WASHINGTON – February 12, 2015 – (RealEstateRama) –Today, Congressman Scott Tipton (R-CO) questioned Department of Housing and Urban Development (HUD) Secretary Julian Castro during a House Committee on Financial Services oversight hearing to examine the Federal Housing Administration’s (FHA) precarious financial state.
According to a third-party actuarial report released in November 2014, the Mutual Mortgage Insurance Fund’s (MMIF) economic value was $4.8 billion, which is the sum of the FHA’s existing capital resources plus the net present value of its current books of business. However, the report calculated the FHA’s capital reserve ratio includes more than $2 billion in proceeds from recent Justice Department settlements with mortgage lenders. The report showed that the FHA’s reserve ratio was 0.41 percent, when the statutorily mandated minimum standard is 2 percent.
“The inability of HUD Secretary Castro to answer basic questions on the FHA’s portfolio today, specifically on matters related to its capital reserve ratio, is deeply concerning. The FHA’s capital reserves are well below the mandated minimum. If the economy sputters or stalls at all FHA could easily require another bailout by the taxpayer, and yet isn’t even taking basic available steps to fix the problem,” said Tipton. “In my small business, if we faced a situation where we were losing money because of our business practices, we didn’t kick back and wait to reach a crisis point. We took corrective action to get back on track and stop losing money. This simple principle, universally followed by businesses, is exactly what the FHA isn’t doing. Instead, the agency seems to be waiting for a different outcome to occur without changing its behavior—the very definition of insanity. In fact, government regulators are increasing capital requirements on private sector insurers, yet all the while FHA is engaging in the very same risky practices the administration is regulating in the private sector. This is beyond unacceptable.”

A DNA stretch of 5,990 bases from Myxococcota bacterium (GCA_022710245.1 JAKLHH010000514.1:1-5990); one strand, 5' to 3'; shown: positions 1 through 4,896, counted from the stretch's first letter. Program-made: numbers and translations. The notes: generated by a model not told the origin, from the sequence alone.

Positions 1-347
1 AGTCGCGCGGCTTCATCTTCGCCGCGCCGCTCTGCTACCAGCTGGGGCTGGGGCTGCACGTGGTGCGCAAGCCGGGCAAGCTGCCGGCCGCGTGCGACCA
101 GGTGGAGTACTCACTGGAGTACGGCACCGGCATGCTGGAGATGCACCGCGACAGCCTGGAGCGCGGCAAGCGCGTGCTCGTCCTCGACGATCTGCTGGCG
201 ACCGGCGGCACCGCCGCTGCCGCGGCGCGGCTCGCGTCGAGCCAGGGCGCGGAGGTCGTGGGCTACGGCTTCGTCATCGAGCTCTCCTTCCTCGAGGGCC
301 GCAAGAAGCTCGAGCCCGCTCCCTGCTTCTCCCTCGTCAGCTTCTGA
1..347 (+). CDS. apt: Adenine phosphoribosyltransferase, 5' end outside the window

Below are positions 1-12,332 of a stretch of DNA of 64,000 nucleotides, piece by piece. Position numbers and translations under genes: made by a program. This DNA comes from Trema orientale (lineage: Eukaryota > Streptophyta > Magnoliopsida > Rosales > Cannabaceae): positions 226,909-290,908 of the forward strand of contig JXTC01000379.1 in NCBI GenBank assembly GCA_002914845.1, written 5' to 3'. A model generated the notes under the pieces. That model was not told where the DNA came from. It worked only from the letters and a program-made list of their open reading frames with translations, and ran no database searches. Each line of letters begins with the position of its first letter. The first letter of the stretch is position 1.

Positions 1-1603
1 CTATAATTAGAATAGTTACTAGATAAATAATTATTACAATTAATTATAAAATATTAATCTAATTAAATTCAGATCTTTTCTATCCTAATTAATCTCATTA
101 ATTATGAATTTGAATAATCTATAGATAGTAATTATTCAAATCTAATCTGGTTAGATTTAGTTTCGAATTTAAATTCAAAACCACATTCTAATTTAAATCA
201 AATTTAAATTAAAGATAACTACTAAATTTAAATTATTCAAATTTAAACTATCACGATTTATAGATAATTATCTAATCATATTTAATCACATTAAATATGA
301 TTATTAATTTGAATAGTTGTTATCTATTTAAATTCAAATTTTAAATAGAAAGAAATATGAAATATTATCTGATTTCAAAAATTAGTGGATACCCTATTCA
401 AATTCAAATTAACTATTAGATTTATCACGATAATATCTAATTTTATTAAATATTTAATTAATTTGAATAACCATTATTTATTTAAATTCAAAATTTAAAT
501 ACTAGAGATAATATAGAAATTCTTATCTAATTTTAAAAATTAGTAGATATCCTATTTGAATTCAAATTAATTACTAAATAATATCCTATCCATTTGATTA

The FHA’s risky practices led to a $1.7 billion taxpayer bailout two years ago, and short of the agency taking steps to minimize losses through such actions as raising insurance premiums and increasing down payment size, taxpayers could once more be on the hook for additional bailouts.
Among FHA’s most absurd practices is that of insuring loan amounts way beyond the agency’s original purpose of serving targeted populations such as low-income families, first time buyers and communities with limited access to credit. Today, FHA insures loans as high as $625,500. Before the financial crisis, the FHA could not insure mortgages over $363,000. Tipton questioned Secretary Castro about continued attempts by the FHA to gain market share.
“Today the FHA can insure a loan for a borrower to the $625,500 limit even though in most communities across America this would be a ludicrous amount for a low-income family or first time home buyers,” said Tipton. “It’s time for a common sense fix of setting loan limits regionally so that borrowers are not getting loans approved for homes they cannot afford. However, this would run counter to the FHA’s continued attempts to grow its market share—which is already about 50 percent of the market. It shouldn’t be the FHA’s goal to continue to grow its market share, but get its fiscal house in order, and fulfill its mission of serving the underserved.”
Secretary Castro’s testimony is available HERE.